MEERSCHAUM means in German sea foam ; and the equivalent French name of ecume de mer is applied to the same substance. It is a silieated magnesian mineral, found in Greece, Turkey, and a few other countries. It is used by the Tartars for washing linen, somewhat in the same manner as pearl ash or fullers' earth. The mineral is principally used however as a material Tor tobacco pipes, which, when made, are soaked in melted tallow, then in white wax, and finally polished with shave-grass. If genuine, a meerschaum pipe acquires a beautiful brown colour after being smoked for some time, the oil of the tobacco being absorbed by the clay ; and this is a point to which connoisseurs in smoking attach much importance.
Dr. E. D. Clarke gives some interesting details on this subject. In the Crimea the meerschaum clay is called keff-kil, and forms a stratum about two feet thick, beneath a much thicker stratum of marl. " The first rude form is given to the pipes upon the spot where the mineral is found ; here they are pressed within a mould, and laid in the sun to harden ; afterwards they are baked in an oven, boiled in milk, and rubbed with soft leather. In this state they go to Constantinople, where there is a peculiar bazaar or khan for the sale of them ; they are then bought up by merchants, and sent by caravans to Pesth in Hungary. Still the form of the pipe is large and rude. At Pesth manufacturer begins to fit them for the German markets. They are there soaked for twenty-four hours in water, and then turned in a lathe. In this process many of them, proving porous, are rejected. Sometimes only two or three out of ten are deemed worthy of further labour. From Pesth they are conveyed to Vienna, and frequently
mounted in silver. After this they are carried to the fairsof Leipsic, Frankfort, Mannheim, and other towns upon the Rhine, where the hest sell from three to five and even seven pounds sterling. When the oil of tobacco, after long smoking, has given them a fine porcelain yellow, or which is more prised, a dark tortoise-shell hue, they have been known to sell for forty or fifty pounds of our money.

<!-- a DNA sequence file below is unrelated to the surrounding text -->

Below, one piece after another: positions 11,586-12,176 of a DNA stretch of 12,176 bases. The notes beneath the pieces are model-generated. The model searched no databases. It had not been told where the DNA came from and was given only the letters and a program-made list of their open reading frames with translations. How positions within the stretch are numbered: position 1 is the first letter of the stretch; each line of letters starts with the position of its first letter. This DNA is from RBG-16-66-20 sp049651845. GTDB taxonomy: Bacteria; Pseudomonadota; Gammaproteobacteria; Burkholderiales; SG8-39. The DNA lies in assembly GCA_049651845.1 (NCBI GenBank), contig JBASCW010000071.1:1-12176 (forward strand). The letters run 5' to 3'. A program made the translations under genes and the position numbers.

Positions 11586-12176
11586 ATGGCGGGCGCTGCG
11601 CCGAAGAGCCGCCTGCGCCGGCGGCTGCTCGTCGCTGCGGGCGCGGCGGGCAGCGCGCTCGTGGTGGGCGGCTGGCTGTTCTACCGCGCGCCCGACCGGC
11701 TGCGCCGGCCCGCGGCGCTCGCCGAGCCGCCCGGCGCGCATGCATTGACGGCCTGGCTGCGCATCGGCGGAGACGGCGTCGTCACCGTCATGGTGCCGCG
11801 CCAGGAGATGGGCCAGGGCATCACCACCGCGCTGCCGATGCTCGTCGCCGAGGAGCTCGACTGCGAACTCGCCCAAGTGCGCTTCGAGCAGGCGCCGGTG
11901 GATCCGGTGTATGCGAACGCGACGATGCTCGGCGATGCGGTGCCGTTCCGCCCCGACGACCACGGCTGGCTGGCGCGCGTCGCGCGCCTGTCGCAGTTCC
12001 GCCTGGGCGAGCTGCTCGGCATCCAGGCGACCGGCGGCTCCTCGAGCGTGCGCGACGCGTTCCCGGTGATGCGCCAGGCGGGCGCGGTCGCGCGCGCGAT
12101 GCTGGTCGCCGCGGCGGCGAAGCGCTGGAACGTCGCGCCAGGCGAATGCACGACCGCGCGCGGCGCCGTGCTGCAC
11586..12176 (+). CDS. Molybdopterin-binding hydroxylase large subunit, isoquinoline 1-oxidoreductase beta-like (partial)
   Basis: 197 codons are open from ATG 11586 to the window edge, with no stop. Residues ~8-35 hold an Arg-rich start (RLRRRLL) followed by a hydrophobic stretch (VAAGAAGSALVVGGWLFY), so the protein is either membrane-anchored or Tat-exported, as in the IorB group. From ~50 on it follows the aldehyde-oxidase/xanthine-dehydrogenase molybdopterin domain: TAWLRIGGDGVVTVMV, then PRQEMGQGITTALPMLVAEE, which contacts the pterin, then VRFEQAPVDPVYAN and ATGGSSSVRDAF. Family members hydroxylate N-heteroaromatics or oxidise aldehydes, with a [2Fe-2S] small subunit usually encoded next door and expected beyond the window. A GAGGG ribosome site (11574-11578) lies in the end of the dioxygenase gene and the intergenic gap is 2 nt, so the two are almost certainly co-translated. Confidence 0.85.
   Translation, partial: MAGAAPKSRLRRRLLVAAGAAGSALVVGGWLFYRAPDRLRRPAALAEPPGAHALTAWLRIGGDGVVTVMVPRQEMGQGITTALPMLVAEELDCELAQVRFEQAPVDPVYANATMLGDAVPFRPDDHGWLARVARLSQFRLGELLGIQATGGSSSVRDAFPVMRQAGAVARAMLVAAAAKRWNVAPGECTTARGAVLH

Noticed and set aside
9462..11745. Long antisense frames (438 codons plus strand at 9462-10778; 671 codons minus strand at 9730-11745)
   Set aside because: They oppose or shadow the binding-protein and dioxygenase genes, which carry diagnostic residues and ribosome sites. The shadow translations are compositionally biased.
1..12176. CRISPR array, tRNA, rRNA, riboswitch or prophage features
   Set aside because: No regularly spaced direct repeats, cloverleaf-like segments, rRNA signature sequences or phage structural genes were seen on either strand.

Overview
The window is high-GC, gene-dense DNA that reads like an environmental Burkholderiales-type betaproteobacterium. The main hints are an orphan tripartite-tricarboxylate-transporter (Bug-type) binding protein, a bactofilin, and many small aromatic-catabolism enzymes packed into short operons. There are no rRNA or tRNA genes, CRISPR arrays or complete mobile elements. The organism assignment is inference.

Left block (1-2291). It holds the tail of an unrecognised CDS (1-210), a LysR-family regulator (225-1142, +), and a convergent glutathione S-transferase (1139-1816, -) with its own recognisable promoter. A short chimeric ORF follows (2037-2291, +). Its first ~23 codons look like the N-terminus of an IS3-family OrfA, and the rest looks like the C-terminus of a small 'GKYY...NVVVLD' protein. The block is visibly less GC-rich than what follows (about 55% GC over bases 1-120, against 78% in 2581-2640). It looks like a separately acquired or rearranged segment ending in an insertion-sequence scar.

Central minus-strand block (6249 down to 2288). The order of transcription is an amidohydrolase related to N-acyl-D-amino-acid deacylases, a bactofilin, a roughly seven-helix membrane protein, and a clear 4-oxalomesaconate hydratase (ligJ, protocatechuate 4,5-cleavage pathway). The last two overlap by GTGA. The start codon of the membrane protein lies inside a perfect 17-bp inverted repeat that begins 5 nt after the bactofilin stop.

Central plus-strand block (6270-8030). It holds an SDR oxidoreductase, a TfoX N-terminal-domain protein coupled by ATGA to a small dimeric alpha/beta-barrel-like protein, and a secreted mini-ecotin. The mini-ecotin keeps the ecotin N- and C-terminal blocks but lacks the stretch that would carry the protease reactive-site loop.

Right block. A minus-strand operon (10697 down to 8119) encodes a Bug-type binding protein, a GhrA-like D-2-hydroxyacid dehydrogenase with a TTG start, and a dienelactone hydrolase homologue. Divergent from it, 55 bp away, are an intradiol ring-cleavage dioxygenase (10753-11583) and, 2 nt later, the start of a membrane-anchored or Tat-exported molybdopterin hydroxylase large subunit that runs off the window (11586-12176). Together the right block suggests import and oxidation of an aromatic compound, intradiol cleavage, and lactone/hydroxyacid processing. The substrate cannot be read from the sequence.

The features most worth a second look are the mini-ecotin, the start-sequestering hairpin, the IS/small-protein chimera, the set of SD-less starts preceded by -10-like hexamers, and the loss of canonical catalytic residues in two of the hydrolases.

Since Dr. Clarke wrote, a change has taken place in the mauufac tuning arrangement& Rough Turkish bowls still occasionally come to market; but tho meerschaum is mostly sent to Germany In the form of irreguLer blocks, with obtuse angles and edges : requiring careful manipulation with the aid of water to remove irregularities and faulty portions. Many specimens contain a harder sort of meerschaum, which the Germans call 1-rridneassee, and which is a cause of much difficulty in the subsequent carving. In order to economise the shreds and parings produced during the manufacture, they are brought to a fine powder, boiled in water, and moulded into blocks with or without the addition of clay. Each of these blocks is afterwards moulded and carved into a bowl. These bowls are distinguished from real mecr- ' rehatun by a greater specific gravity ; but in other respects they arc not easily distinguished.
Sumo largo and fine specimens of meerschaum nro carved so elaborately into pipe-bowls, as to command two or three hundred guineas each.